Neither he nor my mother are still alive, so there’s no one left to ask what his motivation was. One memory that stands out from that trip was a huge black bear pelt attached to the wall of a log-built building that might have been a bakery. Despite driving around the town for a half-hour I was unable to locate anything I remembered and no one that I asked had been in town for 50 years or could remember such a place. 

I had arrived in the mostly aboriginal community more correctly known as Eastern Manitoulin and The Islands just in time to catch England v Uruguay, featuring five players from Liverpool Football Club and two more on the Uruguayan side, including their brilliant striker Luis Suarez! Sadly, Suarez and Co. prevailed, preventing his English teammates from advancing to the final rounds of the competition.

Owen SoundAt the Anchor Inn Hotel, I had a great supper of tacos made with freshly caught local whitefish, forgetting that cilantro, a key ingredient, and I do not get along. Afterward, I spent time with a bunch of local bikers including a local aboriginal club including a dreadlocked native guy named Steve, who had invited me to a bike show-and-shine. I showed, sadly without a camera, but did not shine. 

Early next morning, I hit the road for the 36-kilometre run to South Baymouth and the ferry MS Chi-Cheemaun to Tobermorey. Arriving on the Bruce Peninsula after six days in the wildness and wilderness of The Lakehead, even the air seemed different as I rode off the ferry after a two-hour crossing.



EK owen sound5Any wilderness on this side of the hasn’t really been wild for two, sometimes three hundred years! It’s been logged, farmed, grazed and ploughed into submission. But that doesn’t mean there isn’t wildlife. The road was littered with the carcasses of racoons, porcupines, deer, birds, and oh lord, so many skunks it took a while to lose that stench! 


Dreadlocked Steve had advised me to get off the straight-as-an-arrow ON Hwy. 6 and take Road 9. Unfortunately, I got off 6 too soon and ended up in Dyers’ Bay and was told any connector would be washboard gravel road. Not for me or the Beemer!

The 15-kilometer round-trip wild goose chase turned out to be anything but! What I thought was an emu walking through a farmer’s field eating worms in the fresh-turned earth turned out of be one of a flock of about a dozen sandhill cranes! Huge birds with brownish bodies and a crake like a Hollywood pterodactyl!! They took flight as soon as they heard the quiet BMW K1200 LT and flew off before I could take a picture.

I continued on into the busy little town of Wiarton where I did a load of laundry between bites of a turkey-cranberry-brie panino at the funky Cocoa Vanilla bistro. Yummy. I asked my server about Wiarton Willie, the region’s other tourist draw. “Willie’s in hiding after the winter we had,” I was told, so no pix of the albino rodent-turned-weatherman.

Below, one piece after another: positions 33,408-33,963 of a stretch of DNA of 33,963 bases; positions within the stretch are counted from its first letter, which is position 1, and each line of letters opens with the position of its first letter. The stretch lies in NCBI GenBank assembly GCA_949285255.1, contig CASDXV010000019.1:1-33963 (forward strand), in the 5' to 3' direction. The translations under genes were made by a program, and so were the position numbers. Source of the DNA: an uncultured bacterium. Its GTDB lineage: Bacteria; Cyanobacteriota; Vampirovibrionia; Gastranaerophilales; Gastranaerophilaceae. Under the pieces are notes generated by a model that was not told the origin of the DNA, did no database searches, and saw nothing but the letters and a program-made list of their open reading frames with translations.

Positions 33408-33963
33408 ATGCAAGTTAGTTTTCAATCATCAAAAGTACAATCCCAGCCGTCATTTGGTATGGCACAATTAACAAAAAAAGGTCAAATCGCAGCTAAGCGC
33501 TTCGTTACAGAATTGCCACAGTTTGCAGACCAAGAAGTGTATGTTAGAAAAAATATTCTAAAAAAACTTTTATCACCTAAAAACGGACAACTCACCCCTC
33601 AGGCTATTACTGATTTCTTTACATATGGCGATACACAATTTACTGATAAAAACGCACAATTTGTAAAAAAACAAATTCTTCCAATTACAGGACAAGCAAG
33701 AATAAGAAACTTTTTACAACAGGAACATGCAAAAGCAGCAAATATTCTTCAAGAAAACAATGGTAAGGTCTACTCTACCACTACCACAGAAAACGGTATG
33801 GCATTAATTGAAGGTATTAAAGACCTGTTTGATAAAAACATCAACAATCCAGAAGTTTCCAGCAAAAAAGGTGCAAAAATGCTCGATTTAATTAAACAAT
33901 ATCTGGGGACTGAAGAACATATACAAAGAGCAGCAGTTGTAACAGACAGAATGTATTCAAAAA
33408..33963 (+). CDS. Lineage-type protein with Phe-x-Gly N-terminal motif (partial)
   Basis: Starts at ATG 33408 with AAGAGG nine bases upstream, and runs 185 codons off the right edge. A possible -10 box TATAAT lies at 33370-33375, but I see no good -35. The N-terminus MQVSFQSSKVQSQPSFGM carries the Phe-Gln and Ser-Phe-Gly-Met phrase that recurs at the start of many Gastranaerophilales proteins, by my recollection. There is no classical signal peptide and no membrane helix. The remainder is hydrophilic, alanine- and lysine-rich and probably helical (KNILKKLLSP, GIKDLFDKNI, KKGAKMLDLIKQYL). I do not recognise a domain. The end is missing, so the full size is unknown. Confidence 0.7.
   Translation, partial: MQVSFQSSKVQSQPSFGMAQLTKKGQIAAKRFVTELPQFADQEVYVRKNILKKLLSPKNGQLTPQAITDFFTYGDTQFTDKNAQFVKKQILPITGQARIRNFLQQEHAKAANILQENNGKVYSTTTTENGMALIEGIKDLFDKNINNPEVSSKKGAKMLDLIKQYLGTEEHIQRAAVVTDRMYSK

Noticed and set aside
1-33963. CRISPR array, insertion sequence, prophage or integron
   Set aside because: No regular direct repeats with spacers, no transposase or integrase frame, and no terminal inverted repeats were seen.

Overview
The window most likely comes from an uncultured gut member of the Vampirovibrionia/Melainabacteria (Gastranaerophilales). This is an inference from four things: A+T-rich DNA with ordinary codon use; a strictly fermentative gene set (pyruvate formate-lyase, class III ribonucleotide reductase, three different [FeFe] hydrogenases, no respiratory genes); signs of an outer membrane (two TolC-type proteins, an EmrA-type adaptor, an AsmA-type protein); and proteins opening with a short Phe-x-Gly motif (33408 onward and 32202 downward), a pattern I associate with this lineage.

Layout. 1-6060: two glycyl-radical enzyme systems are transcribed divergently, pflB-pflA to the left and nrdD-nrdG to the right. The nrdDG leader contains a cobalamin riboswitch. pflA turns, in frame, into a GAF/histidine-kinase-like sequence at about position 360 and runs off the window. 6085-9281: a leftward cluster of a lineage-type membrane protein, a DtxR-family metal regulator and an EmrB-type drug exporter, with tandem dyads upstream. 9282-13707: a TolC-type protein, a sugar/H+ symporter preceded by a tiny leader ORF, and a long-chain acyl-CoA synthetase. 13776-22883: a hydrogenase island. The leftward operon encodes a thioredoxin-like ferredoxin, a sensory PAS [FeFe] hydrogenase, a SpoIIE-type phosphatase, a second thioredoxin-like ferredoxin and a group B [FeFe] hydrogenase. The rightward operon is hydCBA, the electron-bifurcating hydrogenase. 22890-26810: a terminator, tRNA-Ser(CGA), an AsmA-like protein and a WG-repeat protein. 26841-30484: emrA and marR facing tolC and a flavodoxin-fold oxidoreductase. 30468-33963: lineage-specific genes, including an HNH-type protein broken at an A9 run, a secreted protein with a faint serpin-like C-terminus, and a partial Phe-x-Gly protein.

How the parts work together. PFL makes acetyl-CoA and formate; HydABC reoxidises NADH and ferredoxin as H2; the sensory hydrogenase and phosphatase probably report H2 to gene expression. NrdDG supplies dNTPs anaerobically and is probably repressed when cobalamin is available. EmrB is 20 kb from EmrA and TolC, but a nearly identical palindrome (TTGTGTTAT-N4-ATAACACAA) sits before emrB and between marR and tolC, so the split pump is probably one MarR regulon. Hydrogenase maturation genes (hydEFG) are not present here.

Then on to the Elephant’s, er, Bum where I was welcomed by Steve and Paula, a native Cape Bretoner whom I’d never met. We had a great visit and I’m grateful for their hospitality.

Owen SoundWe talked well into the night and the next day, Paula headed off with a girlfriend to poke around model show homes in nearby Collingwood looking for design ideas for their upcoming kitchen renovations. Steve and I got off to a more leisurely visit to Collingwood‘s Blue Mountain ski area. One vista offered look out over Georgian Bay as far as Midland, a 60-kilometer drive away. And I’m not talking about a tee-shot! 

The day was hot and dry and the views magnificent. After meeting up with the girls and a visit to even more show homes, we separated. Paula and Julie went back to Owen Sound and Steve and I had lunch/supper in Whistler-like Collingwood Village. 

Owen SoundPerhaps in keeping with the World Cup in Brazil, it was “salsa day” in the village and the sounds of the marimba band followed us onto the pond-side patio of kaytoo, a trendy spot with a killer view of Blue Mountain’s now-grassy ski runs. I can heartily recommend the pulled-pork sarnie, but a word of caution about the heavily salted fries. I think I drank my own weight in water afterwards. 

Next morning, I was up just after dawn and riding in brilliant sunshine down the eastern shore of lake Huron to Sarnia. More on that in a later post. 

Please gie some thought to making a donation to the Ride for Sight. I’m going to visit their office in Toronto when I get there and I’d like to show them as big a donation number as possible! Thanks!


Last modified on Thursday, 16 April 2015 04:05